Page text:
If corporate acquisitions were handled with a vacuum cleaner, we should start thinking of China as one big efficient house cleaner. A couple of weeks ago I alerted you to their appetite for American corporations, particularly technology companies. Well the communist nation has also been suctioning up German tech companies with a fervor and efficiency worthy of a Carlyle Group M&A Asian office.
According to the German financial newspaper Handelsblatt, Chinese companies have made offers to German firms totaling over three billion dollars – more than in the last five years combined.
Yi Sun, a partner at Ernst & Young’s China Competence Center, says the Chinese appreciate the intense work ethic of German employees, as well as their propensity for avoiding strikes. These attributes, she observes, make German companies appealing targets for Chinese investors.
But China isn’t simply waving money in front of any company; they’re on the prowl for certain targets. Kai Lucks, chairman of the German Federal Association of Mergers & Acquisitions, says the Chinese are impressed by German firms’ technical standards, “Germany is the premium target for very specific segments of industry ….”
For instance, in 2012 Chinese companies purchased the firms Putzmeister and Schwing. These two purchases gave China control of virtually the entire global market of concrete pumps. The Chinese have traditionally had a problem with weak, home-grown brands. By purchasing companies that make products with well-respected brands, they’re hoping to shortcut the difficult and expensive process of brand-building, and grab almost instantaneous worldwide control of these markets.
China also has a strong interest in semiconductor technology. Last month, Fujian Grand Chip Investment Fund LP agreed to buy Aixtron (AIXGn.DE) for the equivalent of over $650 million.
In an attempt to take control of leading-edge German industrial technology, the Chinese home appliance maker Midea Group also offered to buy the German factory robot manufacturer Kuka for more than $506 billion.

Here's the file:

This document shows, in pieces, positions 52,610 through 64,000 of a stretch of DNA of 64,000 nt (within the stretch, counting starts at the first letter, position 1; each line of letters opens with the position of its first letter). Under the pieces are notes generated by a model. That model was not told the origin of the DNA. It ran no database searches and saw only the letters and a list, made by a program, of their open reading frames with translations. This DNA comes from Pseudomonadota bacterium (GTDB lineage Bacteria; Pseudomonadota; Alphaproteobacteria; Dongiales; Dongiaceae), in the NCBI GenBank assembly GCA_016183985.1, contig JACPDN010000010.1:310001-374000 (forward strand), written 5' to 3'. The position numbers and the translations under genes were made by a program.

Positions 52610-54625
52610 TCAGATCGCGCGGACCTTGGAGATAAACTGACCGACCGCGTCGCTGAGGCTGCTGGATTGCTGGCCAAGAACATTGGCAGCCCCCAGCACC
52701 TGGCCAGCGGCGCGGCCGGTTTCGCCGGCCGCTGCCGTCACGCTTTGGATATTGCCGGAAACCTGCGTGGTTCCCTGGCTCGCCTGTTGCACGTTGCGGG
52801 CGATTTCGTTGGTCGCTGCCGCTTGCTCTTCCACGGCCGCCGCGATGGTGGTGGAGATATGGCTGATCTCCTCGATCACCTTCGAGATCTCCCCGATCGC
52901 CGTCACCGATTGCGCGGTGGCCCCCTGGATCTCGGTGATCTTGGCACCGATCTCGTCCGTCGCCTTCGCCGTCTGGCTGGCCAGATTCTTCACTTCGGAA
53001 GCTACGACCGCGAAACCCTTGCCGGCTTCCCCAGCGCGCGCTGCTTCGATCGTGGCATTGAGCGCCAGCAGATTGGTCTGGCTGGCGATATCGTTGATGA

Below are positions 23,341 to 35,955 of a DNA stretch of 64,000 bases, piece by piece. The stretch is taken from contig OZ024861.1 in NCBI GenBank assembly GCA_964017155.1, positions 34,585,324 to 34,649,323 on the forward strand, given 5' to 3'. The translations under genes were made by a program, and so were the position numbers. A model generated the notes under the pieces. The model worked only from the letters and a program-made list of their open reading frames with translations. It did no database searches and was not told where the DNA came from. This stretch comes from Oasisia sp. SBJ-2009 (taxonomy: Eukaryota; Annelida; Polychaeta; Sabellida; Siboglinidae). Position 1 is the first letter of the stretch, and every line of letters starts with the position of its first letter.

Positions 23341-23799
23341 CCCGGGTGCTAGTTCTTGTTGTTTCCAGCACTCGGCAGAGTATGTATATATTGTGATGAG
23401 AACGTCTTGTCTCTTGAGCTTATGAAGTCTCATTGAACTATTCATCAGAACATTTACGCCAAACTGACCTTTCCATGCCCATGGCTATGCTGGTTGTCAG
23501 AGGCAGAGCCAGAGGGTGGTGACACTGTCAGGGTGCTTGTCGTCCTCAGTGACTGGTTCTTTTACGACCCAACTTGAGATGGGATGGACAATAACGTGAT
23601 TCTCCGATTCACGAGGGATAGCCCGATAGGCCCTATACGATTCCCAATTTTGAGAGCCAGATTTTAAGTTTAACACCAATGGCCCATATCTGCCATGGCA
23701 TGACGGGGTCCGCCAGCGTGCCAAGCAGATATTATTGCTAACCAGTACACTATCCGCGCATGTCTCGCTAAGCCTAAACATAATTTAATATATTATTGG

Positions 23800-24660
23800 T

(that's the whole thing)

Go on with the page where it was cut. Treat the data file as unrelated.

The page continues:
China’s also focused on Germany’s financial sector. Last July, Fosun International agreed to buy the German private bank, Hauck & Aufhaeuser for more than $235 million. If successful, the transaction would be the first Chinese takeover of a European bank.
Some German officials look upon the revved-up Chinese quest for German companies as an invasion of sorts. With regard to factory robot manufacturer Kuka, Germany’s economic minister Sigmar Gabriel made a point of saying he would have preferred a European offer. In addition, when the Chinese come calling issues of patent theft and technology sabotage inevitably surface as well.
It’s a brave new world out there, and we should expect to see much more of China. While the Asian giant suffers from deflation and inhibited economic growth, it still has plenty of euros and dollars to drop on European and American businesses. For the foreseeable future Chinese companies may find it easier to grow by acquisition than by their own bootstraps.
Private investors will also have to adjust to the change. You might very well own stock right now in a firm that will be taken over tomorrow by a Chinese company. While that’s not necessarily a bad thing, you should realize when the Chinese buy a company in which you hold shares they’re exporting a piece of their deflation directly to your portfolio…or your IRA/401(k)/TSP. In so doing, maybe they’ll zip-charge your assets; chances are they won’t.
If you want to mitigate other countries’ reach into your portfolio, gold and silver make impenetrable walls. They’re hard assets no country can claim or take a piece of, and gold is historically inversely correlated to the stock market and to the U.S. dollar. Not to mention the fact that, by far, it’s the best-performing asset class this year.